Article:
ANCHORAGE (AP) -- Phillips Petroleum Co.'s purchase of Arco Alaska Inc. generally met with approval in the state, though some watchers offered a more guarded outlook until they learn more about Phillips' North Slope plans.
''(Phillips) has a long history in the state, great knowledge of Alaska conditions and has been a good corporate citizen for decades,'' said Sen. Frank Murkowski. ''Alaskans appear to have struck paydirt.''
''The takeover of Arco's assets by Phillips Petroleum needs careful scrutiny before we know it is in Alaska's best interests,'' said Jim Sykes, executive director of the Alaska Public Interest Research Group.
''It will be a great victory for the Alaska people if Phillips turns out to be a real competitor.''
BP Amoco PLC said Wednesday that it will sell Arco Alaska to Phillips for $7 billion to clear the way for Federal Trade Commission approval of BP's acquisition of the rest of Atlantic Richfield Co.
''It's time to bring this long, drawn-out effort to a close,'' said BP deputy chief executive Rodney Chase, dispatched from London this week to nail down the deal with Phillips.
When the BP-Arco merger was announced last spring, Alaska was hailed as a key reason for making the deal.
The companies said hundreds of millions of dollars could be saved by unifying Prudhoe Bay -- half the field is now run by BP, the other half by Arco -- and combining the companies' natural-gas reserves would help bring them to market faster.
But the FTC said Alaska was also the key reason it went to court to stop the deal. The agency said the combined company would control too much of Alaska's production and would wield too much clout in the West Coast gasoline market, which is heavily dependent on Alaska oil.
Chase said the company decided the benefits outside Alaska from the Arco purchase made it worthwhile to shed Arco Alaska.
''Obviously, it's a very different outcome than we envisaged,'' he said. ''We believe Alaska's oil and gas future is brighter today than it was a year ago.''
Jim Mulva, Phillips chief executive, agreed on the state's appeal, saying his company would spend more than $500 million on Alaska projects this year.
''Looking at Arco Alaska's business, we see unlimited potential,'' he said. ''Our goal is to combine Phillips' and Arco's plans to grow production by aggressively pursuing exploration and development opportunities.''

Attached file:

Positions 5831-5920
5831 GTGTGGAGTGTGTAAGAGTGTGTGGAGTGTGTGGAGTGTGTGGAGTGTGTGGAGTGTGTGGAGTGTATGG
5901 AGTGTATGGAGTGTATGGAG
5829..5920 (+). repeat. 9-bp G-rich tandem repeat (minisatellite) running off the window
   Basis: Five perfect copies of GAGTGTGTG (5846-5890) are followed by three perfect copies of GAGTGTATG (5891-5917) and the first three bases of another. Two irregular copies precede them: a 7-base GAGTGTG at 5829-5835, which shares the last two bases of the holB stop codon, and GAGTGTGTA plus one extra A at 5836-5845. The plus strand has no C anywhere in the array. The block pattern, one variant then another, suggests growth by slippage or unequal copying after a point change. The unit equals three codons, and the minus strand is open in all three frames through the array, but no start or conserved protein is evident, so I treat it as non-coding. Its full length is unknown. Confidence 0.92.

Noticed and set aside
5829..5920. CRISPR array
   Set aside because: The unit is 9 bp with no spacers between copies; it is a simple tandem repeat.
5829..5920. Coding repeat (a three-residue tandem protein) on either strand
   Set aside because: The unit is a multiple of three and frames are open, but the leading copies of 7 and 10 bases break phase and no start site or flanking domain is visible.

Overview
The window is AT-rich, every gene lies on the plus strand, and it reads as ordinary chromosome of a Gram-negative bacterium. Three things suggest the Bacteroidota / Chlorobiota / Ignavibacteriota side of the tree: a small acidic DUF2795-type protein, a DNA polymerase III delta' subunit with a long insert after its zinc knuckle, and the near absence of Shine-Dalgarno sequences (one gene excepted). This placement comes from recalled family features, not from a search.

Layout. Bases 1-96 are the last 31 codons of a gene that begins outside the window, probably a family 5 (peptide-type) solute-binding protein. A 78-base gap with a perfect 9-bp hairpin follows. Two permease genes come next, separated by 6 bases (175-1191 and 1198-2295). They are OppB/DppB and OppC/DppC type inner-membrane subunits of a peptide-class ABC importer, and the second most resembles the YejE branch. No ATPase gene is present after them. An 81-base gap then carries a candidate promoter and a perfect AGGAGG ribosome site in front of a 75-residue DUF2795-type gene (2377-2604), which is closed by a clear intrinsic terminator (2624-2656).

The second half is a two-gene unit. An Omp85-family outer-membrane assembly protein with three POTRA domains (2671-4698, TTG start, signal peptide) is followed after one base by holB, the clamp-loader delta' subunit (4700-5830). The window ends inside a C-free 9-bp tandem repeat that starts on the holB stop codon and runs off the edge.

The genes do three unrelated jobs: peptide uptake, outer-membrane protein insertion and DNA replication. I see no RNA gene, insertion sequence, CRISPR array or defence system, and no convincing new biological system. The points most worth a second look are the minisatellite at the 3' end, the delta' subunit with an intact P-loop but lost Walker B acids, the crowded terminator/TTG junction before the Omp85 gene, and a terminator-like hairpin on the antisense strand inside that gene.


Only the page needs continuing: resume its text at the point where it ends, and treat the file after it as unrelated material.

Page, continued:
Phillips, based in Bartlesville, Okla., would get Arco's daily production of about 325,000 barrels, along with the lion's share of the 425-million-barrel Alpine field due to start flowing later this year.
The Alaska sale also includes a 22 percent interest in the trans-Alaska oil pipeline, six oil tankers and three others being built, and more than 12 trillion cubic feet of natural gas.
Phillips, the nation's sixth-largest oil company, already owns 70 percent of a liquefied natural gas plant in Nikiski that exports to Asia. The company also has a small piece of the Prudhoe Bay field.
Mulva said Phillips would hire Arco Alaska's workforce to take advantage of their North Slope knowledge. The original BP Amoco-Arco deal called for roughly 400 layoffs as the combined company consolidated operations.
The Arco workers had been living with uncertainty since last April, as the chess match between BP Amoco and FTC dragged on. The workers didn't know whether to take new jobs or wait for a severance package.
''The good news is that things are happening,'' said Candy Kern, a systems analyst in Anchorage.
Tom Winter, who works at the Kuparuk oil field, had wanted to retire this year after 17 years at Arco Alaska and move closer to his aging parents in Iowa. Now it seems those plans are on hold.
''Looks like I'm going to be a Phillips employee, and I'm going to have to keep working,'' Winter said with a smile.
Legislators were also mixed on the BP-Phillips news.
House Speaker Brian Porter, R-Anchorage, said it may be premature to get too excited about the proposal.
''The Legislature needs an opportunity to examine the details of the settlement and Phillips' commitment to Alaska,'' he said.
Rep. Beth Kerttula, D-Juneau, said her initial response was favorable, though she too wants to read the details.
''I want to see exploration in Alaska, rather than sitting back and harvesting,'' Kerttula said. ''I never thought we'd get this far and it's really good. It's really gratifying.''
Senate President Drue Pearce, R-Anchorage, slapped at Gov. Tony Knowles, who joined BP Amoco's team in fighting FTC opposition to the Arco purchase. Knowles favored a deal he made with BP Amoco that called for the company to give up 175,000 barrels of daily Alaska production.
''It's ironic that the FTC brokered a more beneficial deal for Alaska in a matter of weeks than the (Knowles) administration was able to obtain in the year since the merger was first announced,'' Pearce said.
Knowles on Wednesday fended off several questions on whether the sale of Arco Alaska in its entirety was better for the state than the concessions he extracted from BP Amoco.
''What happened today is good for Alaska,'' Knowles said.
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